It’s never easy to witness an aging family member slowing down or showing signs of safety or health related challenges. One thing many people across the country struggle with is determining when an older parent, grandparent, or even a spouse might need additional care at home.
One of the quick, simple solutions is often about moving from their home, as though the house or apartment is the problem. While they might get some assistance in a new living environment, a home care aide or series of caregivers stopping by to help them throughout the day can be a more affordable and emotionally appealing option.
As noted in the CT Post article, Seniors might show warning signs for additional care needs, written by Tara O’Neill:
“He [Ron D’Aquila, co-founder and CEO of Assisted Living Services] said signs that they might need additional help or care include forgetfulness or confusion, neglect of physical appearance or basic hygiene, neglect of medical needs, personality changes, trouble performing routine tasks, inability to handle finances or pay bills and clumsiness or a recent history of falling.
“It’s important to address the situation as soon as possible,” D’Aquila said.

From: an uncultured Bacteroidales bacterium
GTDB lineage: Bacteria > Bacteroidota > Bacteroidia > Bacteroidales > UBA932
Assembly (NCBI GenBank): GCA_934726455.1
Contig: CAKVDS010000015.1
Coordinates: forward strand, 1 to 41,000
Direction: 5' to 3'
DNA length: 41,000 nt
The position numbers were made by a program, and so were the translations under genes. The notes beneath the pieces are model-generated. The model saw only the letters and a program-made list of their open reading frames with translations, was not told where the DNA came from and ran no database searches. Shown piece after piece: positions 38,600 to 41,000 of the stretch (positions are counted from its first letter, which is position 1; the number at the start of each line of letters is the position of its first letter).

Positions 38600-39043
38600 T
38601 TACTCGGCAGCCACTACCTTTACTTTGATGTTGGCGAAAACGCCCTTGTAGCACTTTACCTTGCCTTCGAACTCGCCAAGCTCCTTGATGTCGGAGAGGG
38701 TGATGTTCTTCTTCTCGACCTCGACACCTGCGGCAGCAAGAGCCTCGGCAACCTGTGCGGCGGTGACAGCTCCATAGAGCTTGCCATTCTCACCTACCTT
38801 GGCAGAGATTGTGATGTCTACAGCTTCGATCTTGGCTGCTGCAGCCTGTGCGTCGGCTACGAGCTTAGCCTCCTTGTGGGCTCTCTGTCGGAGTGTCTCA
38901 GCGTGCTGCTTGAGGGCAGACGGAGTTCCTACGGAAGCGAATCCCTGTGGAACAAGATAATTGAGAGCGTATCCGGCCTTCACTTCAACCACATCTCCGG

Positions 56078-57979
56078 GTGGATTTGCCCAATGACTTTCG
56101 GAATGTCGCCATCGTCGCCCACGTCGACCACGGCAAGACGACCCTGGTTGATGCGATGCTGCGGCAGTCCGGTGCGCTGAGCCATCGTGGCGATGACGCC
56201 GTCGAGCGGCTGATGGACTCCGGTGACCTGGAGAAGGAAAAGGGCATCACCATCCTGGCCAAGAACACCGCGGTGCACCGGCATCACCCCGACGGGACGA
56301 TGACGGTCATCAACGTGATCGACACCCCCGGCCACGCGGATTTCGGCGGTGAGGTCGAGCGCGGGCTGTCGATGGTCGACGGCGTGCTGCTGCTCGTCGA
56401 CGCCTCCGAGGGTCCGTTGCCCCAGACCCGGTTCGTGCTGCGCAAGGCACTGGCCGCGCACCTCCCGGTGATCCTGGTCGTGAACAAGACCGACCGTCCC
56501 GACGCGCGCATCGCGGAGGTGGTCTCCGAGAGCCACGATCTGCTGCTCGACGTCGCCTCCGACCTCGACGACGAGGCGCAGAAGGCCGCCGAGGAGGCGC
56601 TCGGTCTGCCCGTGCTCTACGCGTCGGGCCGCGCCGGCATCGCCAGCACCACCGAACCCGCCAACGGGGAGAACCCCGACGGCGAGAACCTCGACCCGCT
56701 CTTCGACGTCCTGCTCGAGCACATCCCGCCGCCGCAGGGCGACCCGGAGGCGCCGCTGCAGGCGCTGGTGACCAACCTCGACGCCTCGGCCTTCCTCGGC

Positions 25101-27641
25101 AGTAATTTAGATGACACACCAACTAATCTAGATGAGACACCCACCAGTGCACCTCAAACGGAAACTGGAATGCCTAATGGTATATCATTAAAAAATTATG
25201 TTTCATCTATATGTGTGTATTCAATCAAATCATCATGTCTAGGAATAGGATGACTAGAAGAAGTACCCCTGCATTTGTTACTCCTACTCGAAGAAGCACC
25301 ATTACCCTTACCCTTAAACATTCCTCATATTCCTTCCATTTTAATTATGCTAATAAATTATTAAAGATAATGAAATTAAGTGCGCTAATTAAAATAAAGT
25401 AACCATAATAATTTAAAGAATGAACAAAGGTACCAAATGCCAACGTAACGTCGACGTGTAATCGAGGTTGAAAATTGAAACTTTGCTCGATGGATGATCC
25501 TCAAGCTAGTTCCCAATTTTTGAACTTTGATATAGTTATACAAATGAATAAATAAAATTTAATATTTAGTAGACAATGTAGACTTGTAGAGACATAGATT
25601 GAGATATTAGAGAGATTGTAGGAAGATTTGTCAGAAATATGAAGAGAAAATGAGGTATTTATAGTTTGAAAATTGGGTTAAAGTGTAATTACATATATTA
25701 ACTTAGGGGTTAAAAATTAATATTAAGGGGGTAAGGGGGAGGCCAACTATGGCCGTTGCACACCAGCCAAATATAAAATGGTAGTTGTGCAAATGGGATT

He said the first step is to take a visit to their primary care physician for a check-up to ensure there are no underlying causes.”
Mr. D’Aquila is correct in his assessment that it’s important to address the situation as quickly as possible. Home care agencies operate in most communities across the country and providing outreach services where they offer information to families of aging and disabled adults can be a powerful resource to help them in this growing challenge.
It’s never easy to sit down and discuss observations with an aging parent (for example)but when regular, everyday people have tips, strategies, and guides to turn to, it can help begin the process. Often, family members think it is their responsibility to take up the mantle and provide whatever physical support and assistance is required, believing the only other option is to move them out of the house.
The more information they have through various outlets, including news publications, social media posts, and so forth, the easier it becomes to not only pay attention to the warning signs that care at home is necessary now, but to also start the conversation.
One of the biggest deterrents is the cost of long-term care, especially at a facility. When people realize aging in place (at home) is possible, they are more likely to start the conversation sooner rather than later.